Banana Pest and Diseases


The banana weevil, cosmopolites sordidus and plant nematodes are the most destructive pests of bananas in Uganda. These pests may result in severe yield loss if uncontrolled.

Banana Weevil

Damage and Symptoms

  • It results from larvae feeding and tunneling into banana corms and pseudostems. The adult weevil lays its eggs near the corm and on hatching, the larva attacks the underground part, boring tunnels in it.
  • As weevil larvae grow in size, they make large tunnels 115 cm in diameter and may extend 60 to 100 cm up the pseudostem.
  • The damage weakens the plant and interferes with uptake of nutrients and water.
  • Weevil infestation of young plants causes stunting, disruption and delay of fruiting and sometimes leads to plant death.
  • Heavily infested plants produce small bunches and have reduced resistance to drought and strong winds, leading to snapping and toppling of large or matured flowered plants.
  • The banana weevil causes more damage to the cooking types than it does to the beer cultivars.
  • Weevil damage may increase when plants of reduced vigor are attacked. Low vigor is as a result of plants being grown in soils of low moisture and fertility levels, weeds or intercrop competition for nutrients.
  • The absence of banana weevil from higher elevations suggests that the weevil has a lower temperature threshold for larva development or adult survival.


  • Cultural methods

Manipulation of weevil habitat and oviposition site provides the first line of defense against the banana weevils.

It is cheap and doesn’t entail extra inputs.

Various cultural practices are used and they include

  • Use of clean planting materials

This minimizes the spread of the weevils which are mainly carried to new sites with infested suckers.

Clean suckers may be obtained from non-infested fields by paring the corm to remove eggs and larvae or by use of tissue cultured plants.

  • Good husbandry

It involves clean weeding, de-suckering, pruning, manuring and mulching which produce vigorous plants that are more tolerant to weevil damage.

  • Destruction of post-harvest residues

Removal and splitting of harvesting stems into small strips and spreading them out to dry quickly reduces hiding and breeding sites for the weevil.

It also exposes weevil eggs and larvae to desiccation.

  • Trapping

There are two types of traps including pseudo stem and disc-on-stump.

  • Pseudo stem trap is made from pseudo stem pieces split longitudinally into halves and placed a banana plant with split surface on the ground.
  • The disc-on-stump traps are made by cutting harvested stump 15 to 25 cm above ground level and then placing a pseudo stem sheath or banana leaves on top of the stump. The weevils attracted to these traps are collected and destroyed. Traps remain effective for about 1 or 2 weeks and are renewed whenever ample supply of pseudo stem pieces are available.
  • Use of mixture of ash, urine and insecticidal plants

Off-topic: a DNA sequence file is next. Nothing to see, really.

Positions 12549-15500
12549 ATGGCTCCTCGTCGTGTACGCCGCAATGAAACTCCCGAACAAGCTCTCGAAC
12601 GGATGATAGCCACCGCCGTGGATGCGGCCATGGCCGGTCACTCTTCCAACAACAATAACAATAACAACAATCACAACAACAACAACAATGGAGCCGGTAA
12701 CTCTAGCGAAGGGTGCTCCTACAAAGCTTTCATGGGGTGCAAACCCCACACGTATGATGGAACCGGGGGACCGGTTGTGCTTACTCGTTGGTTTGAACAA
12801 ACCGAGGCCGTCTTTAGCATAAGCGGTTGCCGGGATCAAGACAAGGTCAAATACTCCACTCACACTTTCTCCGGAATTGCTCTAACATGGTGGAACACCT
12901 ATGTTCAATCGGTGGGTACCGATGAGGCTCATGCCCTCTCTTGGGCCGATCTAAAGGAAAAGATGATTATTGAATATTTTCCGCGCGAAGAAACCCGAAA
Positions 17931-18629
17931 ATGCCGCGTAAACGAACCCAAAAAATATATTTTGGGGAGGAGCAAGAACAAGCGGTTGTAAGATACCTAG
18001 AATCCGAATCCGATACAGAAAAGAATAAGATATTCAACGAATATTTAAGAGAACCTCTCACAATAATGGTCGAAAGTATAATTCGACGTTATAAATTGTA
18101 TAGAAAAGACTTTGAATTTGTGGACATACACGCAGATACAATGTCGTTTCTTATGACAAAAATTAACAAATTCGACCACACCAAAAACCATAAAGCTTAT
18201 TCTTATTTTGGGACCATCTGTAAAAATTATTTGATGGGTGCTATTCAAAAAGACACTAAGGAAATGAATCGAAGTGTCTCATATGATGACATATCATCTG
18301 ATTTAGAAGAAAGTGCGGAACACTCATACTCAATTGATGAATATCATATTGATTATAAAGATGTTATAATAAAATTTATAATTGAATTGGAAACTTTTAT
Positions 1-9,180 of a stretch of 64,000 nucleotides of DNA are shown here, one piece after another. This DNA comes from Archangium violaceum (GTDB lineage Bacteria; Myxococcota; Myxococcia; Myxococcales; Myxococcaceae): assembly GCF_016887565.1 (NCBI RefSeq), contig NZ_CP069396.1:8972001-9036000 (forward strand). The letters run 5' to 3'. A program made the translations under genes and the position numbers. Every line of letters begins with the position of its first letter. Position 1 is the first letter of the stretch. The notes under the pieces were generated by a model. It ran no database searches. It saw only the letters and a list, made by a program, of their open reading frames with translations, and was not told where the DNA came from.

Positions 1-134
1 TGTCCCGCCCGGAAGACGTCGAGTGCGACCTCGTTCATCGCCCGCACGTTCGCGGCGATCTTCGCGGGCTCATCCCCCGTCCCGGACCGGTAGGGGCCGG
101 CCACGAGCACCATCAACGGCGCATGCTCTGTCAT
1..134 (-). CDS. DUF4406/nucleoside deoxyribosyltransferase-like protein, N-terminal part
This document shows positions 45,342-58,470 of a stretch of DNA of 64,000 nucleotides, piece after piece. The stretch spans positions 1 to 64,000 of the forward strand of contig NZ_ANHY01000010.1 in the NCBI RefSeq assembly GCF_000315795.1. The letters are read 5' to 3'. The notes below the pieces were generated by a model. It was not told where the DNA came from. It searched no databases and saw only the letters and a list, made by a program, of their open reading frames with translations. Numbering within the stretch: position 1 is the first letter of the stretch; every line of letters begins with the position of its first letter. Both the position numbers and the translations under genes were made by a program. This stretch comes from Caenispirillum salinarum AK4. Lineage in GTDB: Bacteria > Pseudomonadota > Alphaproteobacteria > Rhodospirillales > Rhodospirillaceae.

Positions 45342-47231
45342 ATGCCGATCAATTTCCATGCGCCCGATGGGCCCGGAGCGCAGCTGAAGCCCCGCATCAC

Traditionally, farmers have used ash in banana fields for soil nutrient enhancement and weevil control. Farmers are now using mixtures prepared by adding various levels of ash, urine, tobacco, capsicum, phytolacca and other weed species. The method and rates of application vary from farmer to farmer. But the most common one is use of a 14 day fermented mixture at 1 to 2 cups (500ml to 1000ml) per banana stool. While the practice is being recommended and encouraged, its field efficacy is still unclear and work is underway to validate the practice.

  • Chemical control

At planting, a certain amount of insecticide such as Furadan, Pimicid, Mocap and Dursban should be systematically applied around the suckering of the planting hole. In the case of established plantations, the insecticides should be applied to the soil around the base of the banana stool.

The chemicals can also be applied with pseudo stem or disc-on-stump traps in mature banana plantations to kill weevils that get attracted to the traps.

It is important for a farmer to seek advice from the relevant services to assess the level of damage and whether it is economical to apply and which chemicals are to be used.

Monitoring of the weevils is required before chemical application (more than two weevils per trap might require chemical control). As is the case with herbicides, utmost care should be taken when using insecticides.

  • Biological control

Research is ongoing to develop a biological control strategy for the banana weevil using entomophathogenic fungi. Beauveria bassiana seems more promising and is being tested to be inter-grated with other methods of weevil control.


Damage and symptoms

Nematodes are miniature worms which live in the soil and infest plant roots.

  • During their process of feeding, nematodes tunnel through the root cortex leading to expansion of the lesions around.
  • The lesions collapse into large necrotic patches reddish-purple in color, a symptom known as root necrosis.
  • It results in premature root death or root fracture at points where necrosis girdles across.
  • This necrosis interferes with the water and nutrient exchange passage.
  • The most obvious symptom of nematode damage is the toppling over of the entire plant, particularly in fruiting ones.
  • In general, damage to the banana root system results in stunted growth, premature leaf drop, reduced vigor, and delayed ratooning and increased susceptibility to water deficiency.
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